In all, Gaming Arts arrives at G2E with 19 new game themes. “It helps to support our message to customers that we intend to fully support them with a consistent library for the Gaming Arts machines they’ve invested in,” says Venneman. “Customers don’t buy a specific game; they buy a library. That takes time to build, but we’re getting there.”
Meanwhile, Gaming Arts’ core keno and bingo businesses continue to be strong. The Super Bingo suite is currently on field trial in Nevada, which benefits the video slot side, since the slot platform is based on the bingo platform—approval of the platform will allow the company to immediately sell slot games in the state.
“That was one advantage for us,” says Kruczynski. “We already had the stable platform. It can block and tackle. Maybe it can’t go on a deep route, but the fundamentals were there. That was a huge, huge head start for us that companies starting from scratch wouldn’t normally have.”
On the slot side, the R&D staff continues to grow. The K9 studio team has nearly doubled since last year. “We’re now K16!” laughs Kruczynski. “That is a huge indication of the importance of R&D to Gaming Arts.”
“Importantly, too,” adds Dreitzer, “on the development and engineering side, we acquired a lot of talent in the last 12 months—folks who have had experience with this platform, who are now in-house. Previously, we used resources in a third-party way, and you really can’t control third-party resources the way you want to, because they work on other things. We basically took a lot of that knowledge base in-house. We were able to focus more, which enabled us to accelerate our rollout.”
The growth of the content library will be augmented further by third-party developers. According to Kruczynski, the company has prepared a developer kit for third-party designers. “It is fully functional; it is a solid SDK,” he says. “It allows for rapid development to increase our library. It’s important for our customers to know that yes, we do have breadth.”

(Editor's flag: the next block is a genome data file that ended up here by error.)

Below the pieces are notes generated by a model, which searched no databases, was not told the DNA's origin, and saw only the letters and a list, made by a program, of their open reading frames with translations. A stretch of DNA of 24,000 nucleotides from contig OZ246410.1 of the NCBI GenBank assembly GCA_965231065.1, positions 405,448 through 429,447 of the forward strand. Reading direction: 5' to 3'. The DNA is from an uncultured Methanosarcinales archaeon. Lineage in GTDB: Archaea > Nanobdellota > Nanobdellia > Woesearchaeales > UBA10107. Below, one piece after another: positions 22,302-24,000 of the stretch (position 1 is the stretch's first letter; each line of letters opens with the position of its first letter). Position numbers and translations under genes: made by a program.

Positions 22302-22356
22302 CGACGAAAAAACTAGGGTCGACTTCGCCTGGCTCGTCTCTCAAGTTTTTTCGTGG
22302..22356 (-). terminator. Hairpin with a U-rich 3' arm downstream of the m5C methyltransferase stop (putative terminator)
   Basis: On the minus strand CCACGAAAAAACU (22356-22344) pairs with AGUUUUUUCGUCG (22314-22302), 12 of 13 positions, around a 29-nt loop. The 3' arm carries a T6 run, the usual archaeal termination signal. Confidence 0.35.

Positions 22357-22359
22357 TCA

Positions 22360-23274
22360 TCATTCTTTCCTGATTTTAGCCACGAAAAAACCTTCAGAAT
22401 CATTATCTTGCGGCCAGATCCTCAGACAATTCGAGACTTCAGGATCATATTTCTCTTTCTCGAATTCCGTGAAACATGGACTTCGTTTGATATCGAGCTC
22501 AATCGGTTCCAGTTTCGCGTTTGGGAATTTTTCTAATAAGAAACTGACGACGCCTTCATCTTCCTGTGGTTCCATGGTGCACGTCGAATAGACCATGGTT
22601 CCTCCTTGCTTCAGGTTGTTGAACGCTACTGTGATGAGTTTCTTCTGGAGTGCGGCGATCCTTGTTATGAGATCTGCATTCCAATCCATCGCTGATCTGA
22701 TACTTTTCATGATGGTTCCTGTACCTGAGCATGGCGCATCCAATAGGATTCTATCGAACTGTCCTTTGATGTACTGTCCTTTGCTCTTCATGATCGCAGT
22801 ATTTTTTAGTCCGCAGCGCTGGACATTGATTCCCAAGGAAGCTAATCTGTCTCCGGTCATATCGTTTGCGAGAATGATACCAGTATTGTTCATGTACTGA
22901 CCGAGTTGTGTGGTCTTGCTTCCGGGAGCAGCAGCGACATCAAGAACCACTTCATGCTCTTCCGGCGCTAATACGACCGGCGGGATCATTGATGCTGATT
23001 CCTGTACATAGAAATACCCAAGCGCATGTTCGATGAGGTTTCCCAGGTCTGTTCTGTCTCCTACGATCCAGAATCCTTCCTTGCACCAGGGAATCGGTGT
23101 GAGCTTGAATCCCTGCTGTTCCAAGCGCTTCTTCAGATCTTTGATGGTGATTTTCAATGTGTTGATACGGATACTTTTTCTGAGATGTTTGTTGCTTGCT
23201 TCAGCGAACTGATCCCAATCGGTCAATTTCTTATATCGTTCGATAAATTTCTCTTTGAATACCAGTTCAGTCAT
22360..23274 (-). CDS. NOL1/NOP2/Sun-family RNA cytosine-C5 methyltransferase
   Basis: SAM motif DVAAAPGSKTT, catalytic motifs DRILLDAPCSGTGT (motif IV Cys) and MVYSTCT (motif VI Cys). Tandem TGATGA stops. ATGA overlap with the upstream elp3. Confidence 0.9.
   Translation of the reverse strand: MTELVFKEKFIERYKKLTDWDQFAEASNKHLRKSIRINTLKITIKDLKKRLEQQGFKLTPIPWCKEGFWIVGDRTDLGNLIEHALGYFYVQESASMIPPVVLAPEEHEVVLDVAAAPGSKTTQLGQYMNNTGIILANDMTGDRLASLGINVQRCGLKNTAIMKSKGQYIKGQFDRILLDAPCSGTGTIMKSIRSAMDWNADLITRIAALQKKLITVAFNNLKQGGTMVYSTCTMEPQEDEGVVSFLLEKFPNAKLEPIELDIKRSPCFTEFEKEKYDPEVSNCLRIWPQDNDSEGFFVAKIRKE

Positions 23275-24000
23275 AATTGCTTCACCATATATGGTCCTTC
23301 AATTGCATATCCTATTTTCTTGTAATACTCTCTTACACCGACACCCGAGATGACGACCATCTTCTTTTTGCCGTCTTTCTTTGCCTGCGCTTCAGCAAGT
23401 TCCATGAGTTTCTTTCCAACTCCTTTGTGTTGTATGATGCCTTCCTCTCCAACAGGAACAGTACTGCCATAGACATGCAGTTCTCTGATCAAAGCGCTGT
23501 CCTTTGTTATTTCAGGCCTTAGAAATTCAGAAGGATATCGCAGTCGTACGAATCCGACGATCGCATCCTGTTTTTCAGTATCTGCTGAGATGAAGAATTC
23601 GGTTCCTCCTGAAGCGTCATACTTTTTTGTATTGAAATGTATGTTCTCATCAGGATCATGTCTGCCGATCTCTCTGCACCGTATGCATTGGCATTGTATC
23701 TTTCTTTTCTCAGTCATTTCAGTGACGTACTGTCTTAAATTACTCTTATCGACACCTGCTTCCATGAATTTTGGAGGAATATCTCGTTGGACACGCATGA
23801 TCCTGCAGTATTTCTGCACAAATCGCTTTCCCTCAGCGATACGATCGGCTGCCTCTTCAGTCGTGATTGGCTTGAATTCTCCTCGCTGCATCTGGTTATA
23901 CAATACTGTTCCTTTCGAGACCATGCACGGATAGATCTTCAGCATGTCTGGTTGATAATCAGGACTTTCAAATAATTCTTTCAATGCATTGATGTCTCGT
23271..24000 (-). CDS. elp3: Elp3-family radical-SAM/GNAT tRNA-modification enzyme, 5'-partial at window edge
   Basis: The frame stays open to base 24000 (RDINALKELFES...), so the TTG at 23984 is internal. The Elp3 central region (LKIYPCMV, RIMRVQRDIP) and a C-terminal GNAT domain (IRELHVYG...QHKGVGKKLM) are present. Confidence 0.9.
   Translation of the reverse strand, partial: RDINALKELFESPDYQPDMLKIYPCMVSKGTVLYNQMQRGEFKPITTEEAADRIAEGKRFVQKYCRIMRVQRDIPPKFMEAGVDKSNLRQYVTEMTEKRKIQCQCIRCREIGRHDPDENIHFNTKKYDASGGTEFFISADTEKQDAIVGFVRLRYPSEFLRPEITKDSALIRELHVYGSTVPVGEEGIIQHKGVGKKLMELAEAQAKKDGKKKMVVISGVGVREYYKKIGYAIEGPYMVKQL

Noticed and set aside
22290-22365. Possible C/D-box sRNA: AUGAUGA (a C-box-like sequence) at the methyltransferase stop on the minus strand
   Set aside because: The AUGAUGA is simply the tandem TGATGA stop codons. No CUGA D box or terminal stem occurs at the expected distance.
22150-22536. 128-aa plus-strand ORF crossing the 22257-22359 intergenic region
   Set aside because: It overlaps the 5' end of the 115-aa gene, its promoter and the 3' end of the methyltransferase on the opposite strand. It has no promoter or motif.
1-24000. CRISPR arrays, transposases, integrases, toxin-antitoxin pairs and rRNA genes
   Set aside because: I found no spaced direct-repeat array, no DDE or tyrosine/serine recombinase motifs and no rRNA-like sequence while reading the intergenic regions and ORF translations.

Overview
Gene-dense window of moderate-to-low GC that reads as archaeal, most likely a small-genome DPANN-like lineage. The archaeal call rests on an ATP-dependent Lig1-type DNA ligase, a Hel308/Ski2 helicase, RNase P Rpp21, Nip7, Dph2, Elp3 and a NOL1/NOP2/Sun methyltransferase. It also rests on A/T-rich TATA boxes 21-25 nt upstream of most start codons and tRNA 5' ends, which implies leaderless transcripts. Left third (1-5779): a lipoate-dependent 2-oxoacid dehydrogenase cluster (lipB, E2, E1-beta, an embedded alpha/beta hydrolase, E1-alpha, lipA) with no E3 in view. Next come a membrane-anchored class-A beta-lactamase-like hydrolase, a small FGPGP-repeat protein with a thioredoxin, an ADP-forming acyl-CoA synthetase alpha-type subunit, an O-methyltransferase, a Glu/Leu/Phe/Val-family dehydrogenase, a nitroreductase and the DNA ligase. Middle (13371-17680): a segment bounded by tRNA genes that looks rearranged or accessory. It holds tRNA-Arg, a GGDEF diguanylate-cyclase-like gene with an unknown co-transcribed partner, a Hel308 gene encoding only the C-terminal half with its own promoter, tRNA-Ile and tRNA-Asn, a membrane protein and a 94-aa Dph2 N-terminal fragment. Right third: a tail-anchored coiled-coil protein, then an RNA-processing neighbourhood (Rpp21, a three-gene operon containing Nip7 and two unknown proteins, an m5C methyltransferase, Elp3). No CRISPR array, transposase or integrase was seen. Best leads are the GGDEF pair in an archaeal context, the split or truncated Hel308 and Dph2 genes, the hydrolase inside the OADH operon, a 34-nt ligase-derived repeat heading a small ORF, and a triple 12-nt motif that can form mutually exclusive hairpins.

He says the kit has been sent to multiple third-party developers, and so far, has generated “glowing reviews” from all of them.
In the end, G2E will constitute a coming-out party for Gaming Arts’ enhanced library. “Keith’s team has put together a phenomenal sequel to what he did last year,” says Dreitzer. “There’s going to be a lot of fun, a lot of excitement. We’re making the case to our customers and their players that Gaming Arts is here, Gaming Arts is here to stay, Gaming Arts has a full pipeline—not only the successful game we have in the field, but a whole list of games behind that.”
Next for Gaming Arts is to further expand its footprint—in North America and elsewhere. Currently in Native American markets such as California, Florida and Connecticut, Dreitzer says Gaming Arts is actively pursuing licenses way beyond the recent milestone.
“We’ve planted seeds in various international markets—Canada, Latin America and Europe—and we do anticipate that beginning to bear fruit into the next year,” Dreitzer says. “We have 100 licenses and growing, but it’s still going to be an ongoing process for several years to come.
“The customers like our story. They’re rooting for us. They’re taking our product.”
Says Kruczynski, “Last year we showed up—‘we’re here.’ This year we’re serious. This is us.”